Join me in my adventures as I write romance novels and sew vintage and contemporary fashion.

Thursday, June 13, 2013

A Slight Detour into 1938

I've been out of school for two weeks. I think I was supposed to have six outfits sewn up and at least one book written according to my ambitious plans made on the first day of freedom.

I have cut out the first dress--the black and red rayon Vintage Vogue. It's a fairly
simple dress, but travel has kept me away from my sewing machine and my computer. I went to visit my mom. It's an excellent way to start a vacation--by actually going on vacation.

While there I went to the world's best swap meet and purchased three Stanford Yearbooks, 1938, 1939 and 1941, for $1 each.

I've had a ton of fun with these yearbooks. My husband and mom and I spent an evening going through them together. My mom was born in 1937, so this was before her time, but she had some excellent insights. She particularly  remembers the painful metal hair rod rollers the women wore at night to achieve a particular type of curl--I'm guessing that this is because she probably wore them herself as a child.

My favorite yearbook was 1938. There was an entire section on women's fashions:

And a section on concerts and performances. I found the gowns fascinating. Love the low cut front on the black gown.

I thought it was interesting that most of women's hair was all approximately the same length and in the same general style.

There also seemed to be quite a few curly headed men--several on each page. My husband, mother and I had a rousing debate about whether or not the men might have finger-waved their hair. I said they didn't, but was in the minority.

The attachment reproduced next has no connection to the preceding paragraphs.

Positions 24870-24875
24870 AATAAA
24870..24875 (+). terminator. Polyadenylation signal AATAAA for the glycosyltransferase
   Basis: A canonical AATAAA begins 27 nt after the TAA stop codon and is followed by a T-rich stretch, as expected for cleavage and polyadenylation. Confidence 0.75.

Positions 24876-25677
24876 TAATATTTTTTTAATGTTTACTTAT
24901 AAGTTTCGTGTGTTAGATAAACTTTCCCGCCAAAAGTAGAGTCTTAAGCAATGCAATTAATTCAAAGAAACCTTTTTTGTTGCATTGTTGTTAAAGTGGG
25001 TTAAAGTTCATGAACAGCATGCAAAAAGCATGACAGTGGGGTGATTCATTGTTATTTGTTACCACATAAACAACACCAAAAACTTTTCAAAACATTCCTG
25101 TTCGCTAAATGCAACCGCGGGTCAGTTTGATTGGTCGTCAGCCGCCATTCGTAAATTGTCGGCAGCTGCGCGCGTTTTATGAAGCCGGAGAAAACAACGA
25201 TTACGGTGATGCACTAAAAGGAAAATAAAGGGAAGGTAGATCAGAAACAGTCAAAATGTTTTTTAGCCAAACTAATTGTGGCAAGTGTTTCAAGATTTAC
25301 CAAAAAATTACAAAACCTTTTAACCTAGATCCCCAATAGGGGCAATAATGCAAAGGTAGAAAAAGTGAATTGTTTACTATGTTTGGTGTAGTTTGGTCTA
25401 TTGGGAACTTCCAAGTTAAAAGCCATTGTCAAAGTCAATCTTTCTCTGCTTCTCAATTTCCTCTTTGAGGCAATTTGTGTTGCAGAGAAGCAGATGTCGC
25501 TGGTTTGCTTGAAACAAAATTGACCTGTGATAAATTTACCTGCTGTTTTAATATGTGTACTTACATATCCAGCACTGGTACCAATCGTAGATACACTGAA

The neat thing about finding these books is that I'd already decided that after I get my backlog of projects sewn and written, I was going to concentrate on the years 1937-1939. These yearbooks fit into my scheme perfectly.

But, before I can plan any more projects, I have to finish the six I started.

And write a couple books.


  1. I love these photos. Aren't those gowns gorgeous? Those hairstyles look like quite a bit of work though.

    1. Hi Julie,
      Thanks for stopping by! I looked into these hairdos after chatting with my mom. Pin curls, metal curlers and finger curling techniques were used. Women slept in hairnets and tried to get the style to last as long as possible. I don't blame them one bit. Naturally curly hair would have been a blessing.

  2. My eldest daughter has naturally curly hair that has always given her a very old fashioned look. She wears it in a bob at the moment and looks straight out of the 1920's. It's the bane of her life though -the complaints I hear about how awful it is having curly hair!

  3. I've always wanted curly hair. I'm sure your daughter would warn me against wishing so. :-) I wonder why people with straight hair want waves and people with waves want straight?